Meyrick stared in utter disbelief. This pale, wasted figure before him was Richard Upton Pickman. It was impossible. He would have to be over a hundred years old.

“Pickman?” Meyrick managed, staring into the old man’s black eyes. “Richard Upton Pickman?”

The old man’s eyes narrowed. His lips began to move. They quivered and flapped like sails in a strong wind. “F… fr….f….” Pickman tried. “Ff…fre….fressssh…m..mmm…meat…”

Now the creatures took up the chant. Fresh meat. Fresh meat! Fresh MEAT!

Meyrick felt a panic grip hold of him. He tried to move, tried to make his legs move, tried to run, but he couldn’t. Denko had him held too tightly. His limbs would not do what his brain tried desperately to tell them to.

Suddenly the air was pierced with a high pitched, unnatural sound. The chanting stopped The creatures glanced around in confusion at the jarring, grating electronic sound. Meyrick recognized it. It was the tinny version of Turkey in the Straw that Denko’s cell phone played. Meyrick wanted to laugh at the absurdity of it all.

Denko quickly reached to shut it off and Meyrick took the chance. He balled his fist and struck. He hit Denko square in the face. Meyrick had never hit anyone before in his life, but he put every ounce of strength he had into the blow and Denko went down.

Meyrick turned and pushed at Pickman. The old man’s flesh felt dry and papery. The ancient man fell back and there was a collective uproar from the creatures around them, but now Meyrick found his legs and used them.

He ran. He could feel hands grasping for him. One gripped his jacket and he let it slip off as he barreled through the darkness.

He did not know where he was going. He could not see anything and in his headlong flight he crashed into stone walls more than once.

How long he ran like that, Meyrick did not know. He could no longer hear the awful sound of the creatures around him though echoing screams and howls seemed to pursue him down the darkened tunnels.

He slowed. He was nearly spent. He could feel exhaustion beginning to overwhelm him, but he could not let it. He was moving along a wall, one hand upon it, slowly making his way down the tunnel when he felt the ladder. It was the same kind of wooden ladder that Denko had made him climb down. He seized the ladder and began to climb.

He hit his head on a metal ceiling. He reached up. It was cold and damp, but solid. He pushed. The metal ceiling gave a little. Meyrick pushed some more and it lifted. Meyrick climbed and pushed his way up through the gap between the metal and the stone wall. The metal lid was heavy but he wriggled his body until he was through, tearing his shirt on the metal lip. He pulled his foot free and the metal lid fell back with a clang.

Meyrick was lying on a concrete floor. He could smell dust and age, but could no longer hear the terrible noise of the creatures. He lay like that for a long time, gasping and feeling every ache in his body.

Finally he stirred. He managed to get shakily to his feet. He was in complete darkness. He reached into his pocket and fished out his book of matches. He lit one. In the faint glow of the match he saw that he was in some kind of disused basement. On the floor, set into the concrete was a stone well, a twin to the one in the basement of Denko’s apartment building.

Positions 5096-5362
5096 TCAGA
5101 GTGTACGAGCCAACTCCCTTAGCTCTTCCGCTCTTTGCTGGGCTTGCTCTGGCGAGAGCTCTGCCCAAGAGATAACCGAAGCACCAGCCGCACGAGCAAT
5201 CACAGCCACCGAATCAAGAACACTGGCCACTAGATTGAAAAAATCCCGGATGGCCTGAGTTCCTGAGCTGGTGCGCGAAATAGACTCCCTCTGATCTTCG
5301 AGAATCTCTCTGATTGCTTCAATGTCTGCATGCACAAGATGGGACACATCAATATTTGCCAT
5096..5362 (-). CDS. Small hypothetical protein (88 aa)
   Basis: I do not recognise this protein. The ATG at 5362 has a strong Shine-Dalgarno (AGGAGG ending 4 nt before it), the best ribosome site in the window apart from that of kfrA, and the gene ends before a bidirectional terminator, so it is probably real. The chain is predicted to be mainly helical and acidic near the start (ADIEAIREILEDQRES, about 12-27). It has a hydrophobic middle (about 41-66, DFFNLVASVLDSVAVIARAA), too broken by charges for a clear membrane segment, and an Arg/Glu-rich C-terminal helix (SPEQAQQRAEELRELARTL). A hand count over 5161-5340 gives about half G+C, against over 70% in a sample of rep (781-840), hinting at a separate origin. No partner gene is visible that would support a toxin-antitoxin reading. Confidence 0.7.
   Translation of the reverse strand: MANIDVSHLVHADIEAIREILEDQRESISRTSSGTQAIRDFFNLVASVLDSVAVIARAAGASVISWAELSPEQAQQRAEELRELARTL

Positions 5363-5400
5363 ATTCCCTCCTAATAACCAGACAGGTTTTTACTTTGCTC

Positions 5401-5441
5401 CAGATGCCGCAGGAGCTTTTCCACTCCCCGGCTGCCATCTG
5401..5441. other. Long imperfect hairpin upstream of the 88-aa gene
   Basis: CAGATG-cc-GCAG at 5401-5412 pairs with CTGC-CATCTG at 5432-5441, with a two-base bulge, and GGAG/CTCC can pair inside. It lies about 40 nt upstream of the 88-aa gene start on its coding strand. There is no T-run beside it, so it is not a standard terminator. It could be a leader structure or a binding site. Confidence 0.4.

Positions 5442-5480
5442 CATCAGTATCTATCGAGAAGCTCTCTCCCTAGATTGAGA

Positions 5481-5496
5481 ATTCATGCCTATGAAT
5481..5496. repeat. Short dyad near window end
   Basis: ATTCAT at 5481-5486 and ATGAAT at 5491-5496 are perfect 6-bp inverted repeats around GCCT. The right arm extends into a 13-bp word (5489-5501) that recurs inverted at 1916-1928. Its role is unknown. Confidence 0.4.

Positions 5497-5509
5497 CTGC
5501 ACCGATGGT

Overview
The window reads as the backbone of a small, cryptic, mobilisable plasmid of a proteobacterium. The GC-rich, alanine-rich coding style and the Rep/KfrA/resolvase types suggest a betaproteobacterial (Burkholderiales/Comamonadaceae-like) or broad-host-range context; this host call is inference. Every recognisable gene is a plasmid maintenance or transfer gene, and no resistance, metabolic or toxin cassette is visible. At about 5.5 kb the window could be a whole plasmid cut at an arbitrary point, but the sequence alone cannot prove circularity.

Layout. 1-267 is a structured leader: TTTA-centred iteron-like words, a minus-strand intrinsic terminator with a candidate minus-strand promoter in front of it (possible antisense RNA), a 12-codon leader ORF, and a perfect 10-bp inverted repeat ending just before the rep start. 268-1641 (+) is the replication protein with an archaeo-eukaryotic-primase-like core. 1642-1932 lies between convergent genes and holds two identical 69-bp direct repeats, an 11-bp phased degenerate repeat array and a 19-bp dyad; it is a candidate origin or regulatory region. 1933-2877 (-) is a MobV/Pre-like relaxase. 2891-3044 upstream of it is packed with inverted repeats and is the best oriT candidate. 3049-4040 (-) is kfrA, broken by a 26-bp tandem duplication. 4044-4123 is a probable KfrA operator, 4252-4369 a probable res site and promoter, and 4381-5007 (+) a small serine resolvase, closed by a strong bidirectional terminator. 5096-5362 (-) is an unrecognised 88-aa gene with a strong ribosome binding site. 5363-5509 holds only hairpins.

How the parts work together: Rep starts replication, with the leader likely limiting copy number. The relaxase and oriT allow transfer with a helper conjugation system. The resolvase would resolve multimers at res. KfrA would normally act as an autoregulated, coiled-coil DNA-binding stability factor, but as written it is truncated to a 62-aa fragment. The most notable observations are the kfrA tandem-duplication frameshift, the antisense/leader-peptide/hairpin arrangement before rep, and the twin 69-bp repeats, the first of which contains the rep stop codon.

In the feeble light he located a metal staircase and climbed up. He found himself in the lobby of a disused movie theater. The doors were boarded shut. Meyrick managed to get his fingers underneath the panel of plywood that was blocking the exit. He pulled at it and it gave inwards.

He froze when he heard the sound of heavy breathing. He heard movement. Someone was in the building with him. “Who’s there?” he called.

From behind the plywood the light from a streetlamp illuminated the inside of the old theater lobby. Meyrick saw a movement from behind the candy counter. He could not see who it was. It might have been just a vagrant, but in Meyrick’s eyes it was one of those creatures and it was coming to get him.

He pulled at the panel with renewed vigour. Soon he was able to pull it back enough to slip out of the doors and onto the street. He picked himself up and ran.

He did not know exactly where he was but he could hear the sounds of the harbour close by. He found a bus stop and when the bus came he got on. He stuffed a two-dollar bill into the metal slot and sat near a window, gazing out at the darkened city as it crept by like the backdrop of some awful nightmare from which he could not make himself awake.
A year and a half went by. Meyrick and Naomi married. He never told her of the tunnels or the creatures that inhabited them, and he never spoke about the Pickmans. He never saw or heard from Jack Denko again.

Thayles passed away and Meyrick was promoted. In his new capacity he was in a position to decide what paintings would hang on the walls of the museum. He vowed to uphold the wishes of the board and to never allow a Pickman to enter the place.

But after that day Kennedy Meyrick was different. There was a guardedness about him — a haunted look that his associates remarked upon. When he conducted tours and someone inevitably asked how much a painting cost, Meyrick would refuse to answer, choosing only to give the questioner a look of utter contempt. Only those who knew him and looked closely would notice that the look of contempt hid an expression of fear.